8:00 AM - Drop your son off at school, tell him you love him and to be safe, reminding him not to share foods, eat anything else we didn't send in, blah, blah, blah...he knows all of this because you have told him every single school day and since he was 2 not to do these things but, as a food allergy mom, it's something that we have to do to reassure ourselves that we will not get a horrible call from the school that someone gave him something and he's in the hospital or worse.

9:00 AM- Get home, clean up the dishes from the morning and begin all of your other work for the day.

11:23 AM - Get an email from a wonderful class mother who thinks that giving you 1 hour's notice about sending in class treats is oh-so easy for you.

11:24 AM- Swear at your computer as you read the last line "All of the ingredients are organic, so I hope he can eat them."......you scream and throw a tantrum by yourself, not knowing why people cannot understand "organic" does not mean it's non-allergic.

11:27 AM- Run downstairs and go through the cabinets to see what you can make quickly to drive back to the school so that your son will not be the only one in class not having that wonderful snack from that wonderful class mom.

11:28 AM - Have a small relief go through you as you realize there is actually leftover frosting hiding in the back of the fridge and a frozen GF PF EF DF chocolate cake that you can slice off, glob some frosting and sprinkles on and get into the car to get it there in time.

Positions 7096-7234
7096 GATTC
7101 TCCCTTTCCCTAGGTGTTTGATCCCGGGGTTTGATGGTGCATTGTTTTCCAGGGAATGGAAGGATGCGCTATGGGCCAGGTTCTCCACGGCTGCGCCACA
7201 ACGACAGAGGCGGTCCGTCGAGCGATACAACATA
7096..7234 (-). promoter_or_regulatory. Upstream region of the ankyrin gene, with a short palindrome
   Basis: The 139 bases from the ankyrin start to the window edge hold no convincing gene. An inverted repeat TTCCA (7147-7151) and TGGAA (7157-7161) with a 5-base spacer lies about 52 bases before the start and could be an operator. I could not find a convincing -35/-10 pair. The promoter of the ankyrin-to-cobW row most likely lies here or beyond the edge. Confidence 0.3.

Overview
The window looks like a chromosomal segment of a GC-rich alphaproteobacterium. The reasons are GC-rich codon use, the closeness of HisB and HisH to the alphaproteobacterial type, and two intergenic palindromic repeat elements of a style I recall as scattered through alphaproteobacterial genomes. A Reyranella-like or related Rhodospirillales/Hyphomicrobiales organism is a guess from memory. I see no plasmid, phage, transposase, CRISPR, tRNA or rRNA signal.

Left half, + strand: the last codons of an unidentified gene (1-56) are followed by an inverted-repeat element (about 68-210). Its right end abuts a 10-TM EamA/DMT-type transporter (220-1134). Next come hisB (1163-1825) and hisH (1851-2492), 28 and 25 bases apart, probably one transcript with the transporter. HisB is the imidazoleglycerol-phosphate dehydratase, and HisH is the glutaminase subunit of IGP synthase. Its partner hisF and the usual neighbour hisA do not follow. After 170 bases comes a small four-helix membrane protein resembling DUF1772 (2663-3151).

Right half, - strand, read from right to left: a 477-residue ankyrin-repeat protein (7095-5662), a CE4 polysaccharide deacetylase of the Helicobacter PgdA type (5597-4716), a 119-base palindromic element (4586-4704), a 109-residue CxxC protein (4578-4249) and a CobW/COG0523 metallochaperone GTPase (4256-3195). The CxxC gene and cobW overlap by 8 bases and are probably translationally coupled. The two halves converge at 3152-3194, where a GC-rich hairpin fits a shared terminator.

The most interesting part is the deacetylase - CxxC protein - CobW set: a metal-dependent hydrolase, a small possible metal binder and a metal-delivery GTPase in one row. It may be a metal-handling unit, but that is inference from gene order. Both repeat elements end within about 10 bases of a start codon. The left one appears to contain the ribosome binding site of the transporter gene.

11:40 AM - Driving like a mad woman, hoping you will not get caught by the police because then your son would really not get his safe snack.

12:10 PM- Arrive at the school a few minutes early and you sit, realizing you are starving because you forgot to eat in the middle of your panic to get to the school.

12:25 PM- Go into the cafeteria and find your son. The class mom is giving out the cake and you stop her as she tries to give a piece to your son at the nut-free table. She argues with you as to why he can't have it because it's organic and she gets pissy with you because you don't agree with her. Your son is looking at you, just wanting his cake, damn it!

12:40 PM- Ask where they keep the Lysol wipes and offer to help wipe down the other tables and then get angry all over again because you are told 1) Lysol wipes are not available because the State says they are too dangerous to be out around children (which is ironic, considering what would happen if my son ate one of the treats) and 2) that they are not needed anyway since the children are sitting at a separate table and  the cafeteria does such a great job using water to wipe down the tables, thus smearing all of the cake particles everywhere before going to the nut-free table to clean it with the same rag.